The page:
24211_ch21_final_p001-010 - 21 Taxation of Corporate...

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Unformatted text preview: 21 Taxation of Corporate Accumulations Solutions to Problem Materials DISCUSSION QUESTIONS 21-1 Four possible approaches are (1) issuing debt obligations instead of stock, (2) paying officer-shareholders very high salaries, (3) leasing property from shareholders at high rents, and (4) electing to be an S corporation. (See pp. 21-2 through 21-5.) The purpose of AET is to force corporations to pay dividends to their shareholders when they accumulate earnings beyond their needs. (See p. 21-4.) The rate conforms with the top marginal tax rate imposed on dividends received by individuals. (See p. 21-3 and 531). Taxable income plus or minus adjustments minus accumulated earnings credit minus dividends-paid deduction equals accumulated taxable income. (See Exhibit 21-1, and pp. 21-11 and 21-12.) The accumulated earnings tax (AET) credit is the greater of E&P for the current year retained to meet reasonable business needs or $250,000 ($150,000 for PSCs) reduced by prior accumulations. The AET credit is a deduction used to arrive at ATI. (See Exhibit 21-2 and pp. 21-12 and 21-14.) The dividends-paid deduction equals the sum of dividends paid during the taxable year plus dividends paid during the 21=2 months after the close of the taxable year plus consent dividends and liquidating distributions. (See Exhibit 21-3 and pp. 21-14 and 21-15.) A throwback dividend is a dividend paid within the first 21=2 months following the close of the tax year. These dividends are treated as paid during the prior year. (See p. 21-15.) A consent dividend is an agreement by the shareholders to record dividend income without actually receiving a distribution. It reduces the accumulated taxable income for corporations that do not have the cash to actually pay a dividend. (See p. 21-15 and 565.) An unreasonable accumulation may be indicated when there are loans to shareholders, expenditures for the benefit of shareholders, investment in unrelated assets, small or no dividend payments, and accumulations beyond the needs of the business. (See pp. 21-4 and 21-5.) 21-2 21-3 21-4 21-5 21-6 21-7 21-8 21-9 21-1 21-2 Chapter 21 Taxation of Corporate Accumulations 21-10 Reasonable needs include stock redemption from an estate, redemption of excess business holdings, product liability loss reserves, business expansion or plant replacement, retirement of debt, investment or loans to suppliers or customers, contingencies, and working capital. (See pp. 21-5 through 21-7.) The Bardahl formula calculates necessary working capital based on the operating cycle approach. Actual working capital is compared to the amount computed with the formula. As long as the actual amount does not exceed the formula, there has been no unreasonable accumulation. (See pp. 21-7 and 21-8.) The personal holding company tax is a penalty tax on corporations used to shelter passive investment income and other similar abuses. (See pp. 21-15 and 21-16.) It must meet an income requirement and an ownership requirement. (See pp. 21-16 through 21-18.) The ownership requirement is that five or fewer persons own more than 50 percent of the value of the outstanding stock at any time during the last half of the taxable year. The constructive ownership rules in 544 are used. [See p. 21-17 and 542(a)(2).] The income requirement is that at least 60 percent of the corporation'adjusted ordinary gross income is personal holding company income. Terms to be defined are personal holding company income, ordinary gross income, and adjusted ordinary gross income. (See Exhibits 21-4, 21-5, 21-6, and 21-7, and pp. 21-20 to 21-22.) The tests are (1) adjusted income from rent is greater than or equal to 50 percent of AOGI, and (2) dividends paid are equal to or exceed nonrental PHCI minus 10 percent of OGI. If these tests are met, rents are not personal holding company income. (See Exhibit 21-8 and pp. 21-22 through 21-24.) The PHC tax is equal to the highest individual rate on dividends multiplied by the undistributed personal holding company income. (See p. 21-25.) Taxable income plus dividends-received deduction, NOL, 162 expenses in excess of rental income minus federal income taxes, excess charitable contributions, and net capital gains equals adjusted taxable income. [See Exhibit 21-9, pp. 21-18 and 21-19, and 545(b).] The dividends paid within 21=2 months after the tax year are limited to the smaller of the undistributed personal holding company income or 20 percent of the dividends actually paid. PHC is also entitled to a dividend carryover and a deficiency dividend. (See pp. 21-25 through 21-26.) A deficiency dividend is an actual cash distribution following the determination of the PHC tax that the corporation elects to treat as a distribution of the undistributed PHC income. It reduces the tax but not the interest and penalties. (See p. 21-26.) 21-11 21-12 21-13 21-14 21-15 21-16 21-17 21-18 21-19 21-20 PROBLEMS 21-21 21-22 $180,000 15% $27,000. (See Example 2 and p. 21-3.) Income from operations Dividends Income before special deductions Special deductions: Charitable contributions Dividends-received deduction Taxable income Add: Dividends-received deduction $200,000 60,000 $260,000 $26,000 42,000 (68,000) $192,000 42,000 $234,000 Subtract: Income tax Contributions in excess of deductions Adjusted taxable income (58,130) (14,000) $161,870 Solutions to Problem Materials 21-3 Taxable income is adjusted as follows: (1) add back the dividends-received deduction of $42,000, and (2) deduct the excess contributions of $14,000 ($40,000 $26,000). (See Example 4, and pp. 21-11 and 21-12.) 21-23 Maximum credit available Opening E&P Minimum earnings credit $250,000 (60,000) $190,000 The minimum accumulated earnings credit is equal to the $250,000 for non-service corporations less the E&P at the beginning of the year of $60,000. (See Example 5, and pp. 21-12 and 21-14.) 21-24 Estimated needs Less: Opening E&P Current needs a. b. $170,000 (60,000) $110,000 $190,000, which is the larger of the above or the answer to Problem 21-23. Yes. The minimum credit is now $90,000 ($150,000 $60,000). Therefore, the $110,000 in current needs is the credit. (See Exhibit 21-2 and pp. 21-12 through 21-17.) 21-25 a. 1. Compute adjusted taxable income: Taxable income Add: Dividends-received deduction Subtract: Income tax Adjusted taxable income (ATI) Compute credit: Reasonable needs Opening E&P General rule credit Compute accumulated taxable income: Adjusted taxable income General rule credit Accumulated taxable income Accumulated earnings tax: $109,900 15% $200,000 28,000 $228,000 (61,250) $166,750 $356,850 (300,000) $ 56,850 $166,750 (56,850) $109,900 $ 16,485 2. 3. 4. b. $109,900, the amount of the accumulated taxable income. Taxable income is adjusted as follows to arrive at accumulated taxable income: add back the dividendsreceived deduction and subtract the income tax. The AE credit is the greater of: 1. Reasonable needs Less beginning E&P Credit or Starting point Beginning E&P $356,850 (300,000) $ 56,850 $250,000 (300,000) $ (50,000) 2. Therefore, the minimum credit equals $56,850. 21-4 Chapter 21 Taxation of Corporate Accumulations The accumulated taxable income is the adjusted taxable income of $166,750 less the $56,850 credit, $109,900. (See Exhibit 21-1 and 21-2 and pp. 21-10 through 21-14.) 21-26 a. Adjusted taxable income Minimum credit ($500,000 $380,000) Accumulated taxable income Tax at 15% b. Accumulated taxable income from (a) Dividends paid Accumulated taxable income AET ($30,000 15%) $200,000 (120,000) $ 80,000 $ 12,000 $ 80,000 (50,000) $ 30,000 $ 4,500 c. d. $30,000 Actual payment within 21=2 months after close of the current tax year The minimum credit will be the reasonable business needs less the beginning E&P since the beginning E&P exceeds the starting point of $250,000. The $30,000 of extra dividends added to the $50,000 of existing dividends gives dividends equal to accumulated taxable income. (See pp. 21-14 through 21-16.) 21-27 a. $57,000, computed as follows: Inventory turnover Accounts receivable turnover Accounts payable turnover $285,000 0.2 $57,000 0.41 0.61 (0.82) 0.20 b. Peak values for all the variables. (See pp. 21-7 and 21-8.) 21-28 a. Inventory cycle: $30; 000 $50; 000=2 0:2 $200; 000 Receivable cycle: $55; 000 $45; 000=2 0:125 $400; 000 Payable cycle: $13; 000 $31; 000=2 0:1 $220; 000 Inventory Receivables Payables (0.2 0.125 0.1) 0.225 Solutions to Problem Materials 21-5 b. Operating expenses: Cost of goods sold Selling expenses Interest Taxes Total c. Working capital needs: $255,750 0.225 $57,544 d. Actual working capital: Current assets (including marketable securities at fair market value) Current liabilities Actual working capital Required working capital Reasonable needs of the business Accumulation beyond needs of business $200,000 25,000 5,000 $,25,750 $255,750 $165,000 , (31,000) $134,000 (57,544) (25,000) $ 51,456 Unless the shareholders can prove that the accumulations were not intended to avoid tax, the accumulated earnings tax will apply to B. (See Example 3 and pp. 21-7 through 21-10.) 21-29 a. Gross income LTCG Ordinary gross income $80,000 (30,000) $50,000 b. c. Adjusted ordinary gross income equals ordinary gross income. K meets the ownership test. Income test: PHCI $10,000 $40,000 $50,000 AOGI $50,000 60 $30,000 Since PHCI is greater than 60 percent of AOGI, K is a personal holding company. AOGI OGI in this case since there were no expenses attributable to rents which would be deducted from OGI. (See pp. 21-20 through 21-24.) 21-30 a. b. Ordinary gross income $116,000 Ordinary gross income Rent expenses AOGI Gross rent Expenses Adjusted income from rent $116,000 (16,000) $100,000 $ 86,000 (16,000) $ 70,000 c. Adjusted income from rent exceeds 50 percent of AOGI but since no dividends were paid, it is PHCI. d. Yes. Gross Income OGI since there were no capital gains to deduct. T Corporation would be a PHC since both the ownership and income test are met. (See Exhibits 21-5, 21-6, and 21-8 and pp. 21-20 through 21-24.) 21-6 Chapter 21 Taxation of Corporate Accumulations 21-31 a. Dividends Interest LTCG Rents Gross income Less: LTCG Ordinary gross income Ordinary gross income Less rent expenses: Depreciation Interest Taxes AOGI Gross rents Deductible expenses Adjusted rent income Adjusted rent income Interest Dividends PHCI Yes. Meets both the income and ownership test. $6,000 Dividends PHCI Less: Adjusted rent income Less:10% OGI $30,000 15,000 10,000 80,000 $135,000 (10,000) $125,000 $125,000 $10,000 9,000 3,000 b. (22,000) $103,000 $80,000 (22,000) $58,000 $58,000 15,000 30,000 $103,000 (no dividends paid) c. d. e. f. $103,000 (58,000) $45,000 (12,500) $32,500 No. Since dividends do not exceed the minimum payment, rent is still personal holding company income. For the answers to (d) and (e) to be affected, the dividends paid must equal the excess of nonrental PHC income over 10 percent of OGI or $32,500 in this problem. (See Exhibits 21-4, 21-5, 21-6, and 21-8 and pp. 21-20 through 21-24.) 21-32 a. b. c. d. Income from sales of inventory would not be personal holding company income. Interest income is PHC income. Since this interest is tax-free, it is excluded from the computation of PHC income. Taxable dividends are included in PHC income. In addition, the dividends-received deduction is added back to taxable income in arriving at undistributed PHC income. Both long-term and short-term capital gains are excluded from PHC income. These are also subtracted from gross income to arrive at ordinary gross income. Normally, rent is considered PHC income. However, in this case, it will meet the tests for exclusion. Service income may be PHC income if the individual performing the services owns at least 25 percent of the corporation and someone other than the corporation designates who is to perform the services. e. & f. g. h. (See pp. 21-20 through 21-25.) Solutions to Problem Materials 21-7 21-33 Sales Less: Cost of goods sold Income from sales Personal Holding Co. Inc.: Interest income Dividend income Total AOGI: Income from sales Interest income Dividend income Total $500,000 (200,000) $300,000 $ 10,000 x $ 10,000 x $300,000 $ 10,000 x $310,000 x ($10,000 x) < [60% ($310,000 x)] ($10,000 x) < ($186,000 0.6x) 0.4x < $176,000 x < $440,000 C Corporation must receive less than $440,000 of dividend income. (See pp. 21-20 through 21-25.) 21-34 Taxable income Plus: Dividends-received deduction (70% $40,000) Minus: Federal income tax Minus: Capital gains Minus: Less: Tax on gains Undistributed PHC income Times: PHC tax rate PHC tax (rounded) (See Exhibit 21-9 and pp. 21-25 through 21-27.) 21-35 a. The maximum amount that can be distributed in the 21=2-month period is 20 percent of the amount distributed during the year. Maximum 0.20 ($50,000) $10,000 b. The minimum that can be distributed during the year and still have all UPHCI distributed for the year is: $120,000 x 0.2x where x is the amount distributed during the year. If x $100,000, the company must have distributed $100,000 during the year and $20,000 in the 21=2-month period to avoid the penalty tax. (See pp. 21-25 through 21-27.) 21-36 Probably not, based on Revenue Ruling 75-67. (See pp. 21-24 and 21-25.) $200,000 28,000 (60,750) $10,000 (3,400) (6,600) $160,650 15% $ 24,098 21-8 Chapter 21 Taxation of Corporate Accumulations 21-37 a. b. c. d. e. f. g. Yes Yes. The fact that it is property is immaterial. A limited amount of dividends may qualify. The limit is 20 percent of the amount actually paid in 2011. If the dividends paid in 2011 exceed the adjusted taxable income of 2011, the excess can be carried forward to 2012. No. Normally consent dividends qualify. However, the consent form must be filed with the tax return on or before the due date of the return. Yes. A deficiency dividend may be paid in cash within 90 days following the determination that a personal holding company tax is due. Yes. Liquidating distributions to noncorporate shareholders qualify to the extent designated by the distributing corporation. [See pp. 21-25 through 21-27 and 316(b)(2).] 21-38 a. Yes. b. Yes. c. Yes. There is no limit on the amount of dividends that can be paid in the 21=2-month period. d. No. There is no dividend carryover. e. No. f. No. There is no deficiency dividend provision. g. Yes. Liquidating distributions made within 24 months after adoption of a plan of liquidation qualify to the extent of the earnings and profits of the corporation for the taxable year of the distribution. (See pp. 21-14 through 21-15.) 21-39 a. True. The tax is self-assessed and must be paid with the regular tax. b. False. Neither S corporations nor partnerships are subject to the PHC tax. c. False. Intent is not a factor. If the corporation meets the income and ownership tests, it will be subject to this tax. d. True. Publicly traded corporations generally do not meet the ownership test. e. True. If the rent is virtually all the income, then it would fall under the exception to PHC income. f. True. Federal income taxes reduce undistributed PHC income. g. True. Capital gains are subtracted from taxable income to determine undistributed PHC income. h. False. The payment of a dividend is not sufficient. The dividend must reduce undistributed PHC income to zero. i. False. The amount of throwback dividends is limited to 20 percent of the dividends paid during the prior year. j. False. The shareholder can agree to report current dividends. k. False. The deficiency dividend eliminates the tax but not the interest and penalty for failure to pay the tax. l. False. A personal holding company is exempt from the accumulated earnings tax. (See pp. 21-15 through 21-27.) Solutions to Problem Materials 21-9 21-40 a. False. The tax is assessed by IRS following an audit. b. False. Neither an S corporation nor a partnership is subject to the tax. c. True. The tax is assessed only if there is an intent to reduce the tax on shareholders by accumulating income. d. False. A publicly traded company can be subject to the tax, especially if large blocks of stock are owned by related individuals. e. False. The type of income is immaterial. The question is the reason for the retention by the corporation. f. True. Federal income taxes are subtracted from taxable income to arrive at accumulated taxable income. g. True. Long-term capital gains are subtracted from taxable income to arrive at accumulated taxable income. h. True. The payment of regular dividends is an indication that the forbidden intent does not exist. i. True. All dividends paid within 21=2 months after year-end reduce prior years' accumulated taxable income. j. False. The shareholders can agree to report current dividends. k. False. There is no deficiency dividend procedure. l. False. Personal holding companies are not subject to the accumulated earnings tax. (See pp. 21-2 through 21-15.) TAX RESEARCH PROBLEMS Solutions to the Tax Research Problems (21-4121-42) are contained in the Instructor's Resource Guide and Test Bank for 2012. ...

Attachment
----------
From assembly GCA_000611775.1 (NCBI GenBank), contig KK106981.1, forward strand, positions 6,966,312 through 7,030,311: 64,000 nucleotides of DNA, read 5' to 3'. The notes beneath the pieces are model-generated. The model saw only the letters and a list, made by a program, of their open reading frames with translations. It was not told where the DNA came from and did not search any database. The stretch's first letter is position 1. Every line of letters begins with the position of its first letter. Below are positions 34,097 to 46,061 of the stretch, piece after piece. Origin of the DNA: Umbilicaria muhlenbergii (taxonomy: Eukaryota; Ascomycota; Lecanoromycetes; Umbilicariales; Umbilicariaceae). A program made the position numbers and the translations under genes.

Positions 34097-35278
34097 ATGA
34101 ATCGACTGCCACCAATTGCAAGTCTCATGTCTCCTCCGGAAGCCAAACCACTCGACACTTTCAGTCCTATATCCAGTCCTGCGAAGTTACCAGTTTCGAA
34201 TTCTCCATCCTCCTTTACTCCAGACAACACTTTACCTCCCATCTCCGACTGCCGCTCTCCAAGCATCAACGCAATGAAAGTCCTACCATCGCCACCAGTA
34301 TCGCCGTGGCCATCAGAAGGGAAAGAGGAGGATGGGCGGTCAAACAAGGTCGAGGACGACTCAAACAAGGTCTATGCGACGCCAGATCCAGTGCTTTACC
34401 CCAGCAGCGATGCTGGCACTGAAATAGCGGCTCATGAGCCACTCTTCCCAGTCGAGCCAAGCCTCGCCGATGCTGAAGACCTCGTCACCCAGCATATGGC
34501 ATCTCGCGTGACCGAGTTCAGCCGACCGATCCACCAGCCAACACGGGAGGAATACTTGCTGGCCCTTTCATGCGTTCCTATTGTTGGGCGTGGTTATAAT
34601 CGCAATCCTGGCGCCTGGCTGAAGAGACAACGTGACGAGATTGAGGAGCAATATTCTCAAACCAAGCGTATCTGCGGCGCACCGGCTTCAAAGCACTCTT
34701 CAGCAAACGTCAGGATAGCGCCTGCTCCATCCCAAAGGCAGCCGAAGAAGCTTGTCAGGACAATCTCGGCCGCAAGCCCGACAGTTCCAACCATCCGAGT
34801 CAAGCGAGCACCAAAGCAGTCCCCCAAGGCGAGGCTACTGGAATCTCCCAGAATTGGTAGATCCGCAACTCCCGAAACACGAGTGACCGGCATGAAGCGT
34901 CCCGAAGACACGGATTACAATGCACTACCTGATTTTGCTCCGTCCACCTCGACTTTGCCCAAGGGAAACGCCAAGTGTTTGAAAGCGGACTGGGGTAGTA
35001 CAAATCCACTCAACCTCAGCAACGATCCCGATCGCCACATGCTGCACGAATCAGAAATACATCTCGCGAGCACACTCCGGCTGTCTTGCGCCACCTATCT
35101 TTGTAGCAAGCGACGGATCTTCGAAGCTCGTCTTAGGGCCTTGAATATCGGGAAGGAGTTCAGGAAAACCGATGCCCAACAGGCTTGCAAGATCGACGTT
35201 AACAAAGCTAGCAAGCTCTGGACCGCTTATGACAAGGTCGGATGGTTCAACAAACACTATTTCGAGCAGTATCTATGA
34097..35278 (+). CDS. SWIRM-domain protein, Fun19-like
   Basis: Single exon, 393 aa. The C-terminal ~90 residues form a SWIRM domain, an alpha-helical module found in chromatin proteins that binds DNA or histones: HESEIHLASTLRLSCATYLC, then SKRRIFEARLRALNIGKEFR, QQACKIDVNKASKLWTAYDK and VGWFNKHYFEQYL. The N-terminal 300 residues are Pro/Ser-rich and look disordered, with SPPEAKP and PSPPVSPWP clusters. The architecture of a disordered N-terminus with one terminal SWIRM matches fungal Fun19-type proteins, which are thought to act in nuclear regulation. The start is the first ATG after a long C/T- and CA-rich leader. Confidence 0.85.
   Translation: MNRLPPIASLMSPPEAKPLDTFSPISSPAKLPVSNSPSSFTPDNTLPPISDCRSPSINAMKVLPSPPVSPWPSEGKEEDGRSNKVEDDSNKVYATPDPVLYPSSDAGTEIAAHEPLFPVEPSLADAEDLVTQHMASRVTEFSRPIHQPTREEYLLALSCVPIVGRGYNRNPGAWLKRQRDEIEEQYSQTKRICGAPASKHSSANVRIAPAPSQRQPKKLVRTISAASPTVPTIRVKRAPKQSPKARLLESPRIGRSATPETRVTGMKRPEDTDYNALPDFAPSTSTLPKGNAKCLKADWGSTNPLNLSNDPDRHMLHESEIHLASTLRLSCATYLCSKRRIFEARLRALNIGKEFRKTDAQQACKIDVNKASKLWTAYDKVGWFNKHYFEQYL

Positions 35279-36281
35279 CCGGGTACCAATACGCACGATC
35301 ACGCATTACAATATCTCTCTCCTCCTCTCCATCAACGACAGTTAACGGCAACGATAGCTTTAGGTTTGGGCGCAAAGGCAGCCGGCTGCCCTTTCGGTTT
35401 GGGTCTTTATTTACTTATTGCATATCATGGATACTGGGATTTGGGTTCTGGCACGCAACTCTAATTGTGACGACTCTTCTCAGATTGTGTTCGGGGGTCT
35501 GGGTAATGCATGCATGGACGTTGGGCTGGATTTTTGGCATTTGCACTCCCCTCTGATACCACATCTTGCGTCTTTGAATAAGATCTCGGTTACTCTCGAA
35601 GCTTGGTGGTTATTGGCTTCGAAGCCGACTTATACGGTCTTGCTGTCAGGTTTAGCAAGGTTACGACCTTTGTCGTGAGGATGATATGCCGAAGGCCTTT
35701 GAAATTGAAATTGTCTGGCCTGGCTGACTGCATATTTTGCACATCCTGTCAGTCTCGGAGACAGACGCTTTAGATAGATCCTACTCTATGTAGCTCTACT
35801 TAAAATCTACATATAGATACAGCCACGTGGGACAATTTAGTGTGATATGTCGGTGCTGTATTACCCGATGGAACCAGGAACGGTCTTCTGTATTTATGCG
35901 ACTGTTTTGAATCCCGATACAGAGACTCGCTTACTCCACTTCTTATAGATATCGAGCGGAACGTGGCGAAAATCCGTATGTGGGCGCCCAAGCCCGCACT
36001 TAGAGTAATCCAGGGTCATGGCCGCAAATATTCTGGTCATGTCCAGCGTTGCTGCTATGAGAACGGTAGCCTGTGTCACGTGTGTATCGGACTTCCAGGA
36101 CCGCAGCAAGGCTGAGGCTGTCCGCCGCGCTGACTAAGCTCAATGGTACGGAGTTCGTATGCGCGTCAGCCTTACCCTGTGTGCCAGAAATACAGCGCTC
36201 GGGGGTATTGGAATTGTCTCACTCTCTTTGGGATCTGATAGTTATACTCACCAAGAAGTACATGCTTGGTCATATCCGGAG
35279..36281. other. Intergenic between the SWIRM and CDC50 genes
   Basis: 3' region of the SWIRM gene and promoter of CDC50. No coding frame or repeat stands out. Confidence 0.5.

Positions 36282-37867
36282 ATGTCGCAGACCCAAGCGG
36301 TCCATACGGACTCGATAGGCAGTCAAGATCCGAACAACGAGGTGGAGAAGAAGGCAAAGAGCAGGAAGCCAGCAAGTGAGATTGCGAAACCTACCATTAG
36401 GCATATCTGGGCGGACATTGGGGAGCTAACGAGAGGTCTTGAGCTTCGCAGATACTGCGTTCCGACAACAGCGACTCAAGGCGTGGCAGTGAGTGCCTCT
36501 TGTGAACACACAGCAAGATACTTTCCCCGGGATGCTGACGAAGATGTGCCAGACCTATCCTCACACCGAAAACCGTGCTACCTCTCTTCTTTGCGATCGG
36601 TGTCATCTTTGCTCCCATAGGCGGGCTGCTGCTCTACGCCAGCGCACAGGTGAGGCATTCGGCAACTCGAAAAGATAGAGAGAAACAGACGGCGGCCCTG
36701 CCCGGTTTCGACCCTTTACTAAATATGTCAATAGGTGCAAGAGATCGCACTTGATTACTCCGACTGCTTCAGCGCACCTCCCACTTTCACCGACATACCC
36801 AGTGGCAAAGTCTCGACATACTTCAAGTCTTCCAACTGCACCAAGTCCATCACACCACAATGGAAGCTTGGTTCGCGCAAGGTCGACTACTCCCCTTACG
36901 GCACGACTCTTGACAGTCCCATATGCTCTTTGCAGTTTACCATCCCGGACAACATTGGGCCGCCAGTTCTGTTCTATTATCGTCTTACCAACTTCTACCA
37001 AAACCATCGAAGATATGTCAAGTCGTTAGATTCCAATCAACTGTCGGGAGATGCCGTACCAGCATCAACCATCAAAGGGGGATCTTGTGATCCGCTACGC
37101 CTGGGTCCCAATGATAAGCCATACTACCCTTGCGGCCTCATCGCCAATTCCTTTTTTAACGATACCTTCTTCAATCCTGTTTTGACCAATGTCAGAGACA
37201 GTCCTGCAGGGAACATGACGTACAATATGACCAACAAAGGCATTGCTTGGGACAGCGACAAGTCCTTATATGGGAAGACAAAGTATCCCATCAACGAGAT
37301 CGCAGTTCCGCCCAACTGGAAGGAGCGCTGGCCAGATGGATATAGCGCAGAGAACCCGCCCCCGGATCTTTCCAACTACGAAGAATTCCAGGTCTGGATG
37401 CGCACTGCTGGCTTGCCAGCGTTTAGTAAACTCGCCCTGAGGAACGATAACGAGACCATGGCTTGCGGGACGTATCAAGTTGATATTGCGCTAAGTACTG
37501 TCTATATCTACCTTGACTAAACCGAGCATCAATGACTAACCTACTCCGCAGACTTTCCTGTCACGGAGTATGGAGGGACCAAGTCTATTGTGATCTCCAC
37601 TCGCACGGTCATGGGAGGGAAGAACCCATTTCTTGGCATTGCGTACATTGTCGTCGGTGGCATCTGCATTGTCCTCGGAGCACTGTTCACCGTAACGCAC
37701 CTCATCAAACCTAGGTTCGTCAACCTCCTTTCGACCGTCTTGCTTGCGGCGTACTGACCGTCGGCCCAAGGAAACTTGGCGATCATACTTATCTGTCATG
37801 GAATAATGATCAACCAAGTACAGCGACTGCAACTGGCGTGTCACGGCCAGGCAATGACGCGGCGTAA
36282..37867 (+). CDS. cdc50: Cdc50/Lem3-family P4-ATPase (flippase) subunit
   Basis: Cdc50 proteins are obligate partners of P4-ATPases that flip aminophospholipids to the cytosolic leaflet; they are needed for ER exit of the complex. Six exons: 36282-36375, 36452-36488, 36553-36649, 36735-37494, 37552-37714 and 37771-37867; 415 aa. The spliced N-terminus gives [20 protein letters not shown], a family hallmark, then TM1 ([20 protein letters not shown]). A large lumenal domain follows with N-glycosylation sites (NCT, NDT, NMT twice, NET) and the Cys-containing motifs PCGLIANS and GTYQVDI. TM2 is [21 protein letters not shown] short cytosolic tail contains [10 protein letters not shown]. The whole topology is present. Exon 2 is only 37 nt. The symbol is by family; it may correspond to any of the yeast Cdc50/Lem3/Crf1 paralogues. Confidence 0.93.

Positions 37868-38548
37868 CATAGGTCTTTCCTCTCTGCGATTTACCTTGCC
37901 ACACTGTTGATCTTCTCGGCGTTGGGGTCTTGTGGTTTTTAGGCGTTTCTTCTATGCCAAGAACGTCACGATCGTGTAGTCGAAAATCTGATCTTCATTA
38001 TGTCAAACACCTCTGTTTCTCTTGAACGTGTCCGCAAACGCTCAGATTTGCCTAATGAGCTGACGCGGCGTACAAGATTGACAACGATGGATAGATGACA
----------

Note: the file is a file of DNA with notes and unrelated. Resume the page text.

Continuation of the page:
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This note was uploaded on 02/05/2012 for the course ACCT 110 taught by Professor Smith during the Spring '11 term at Adrian College.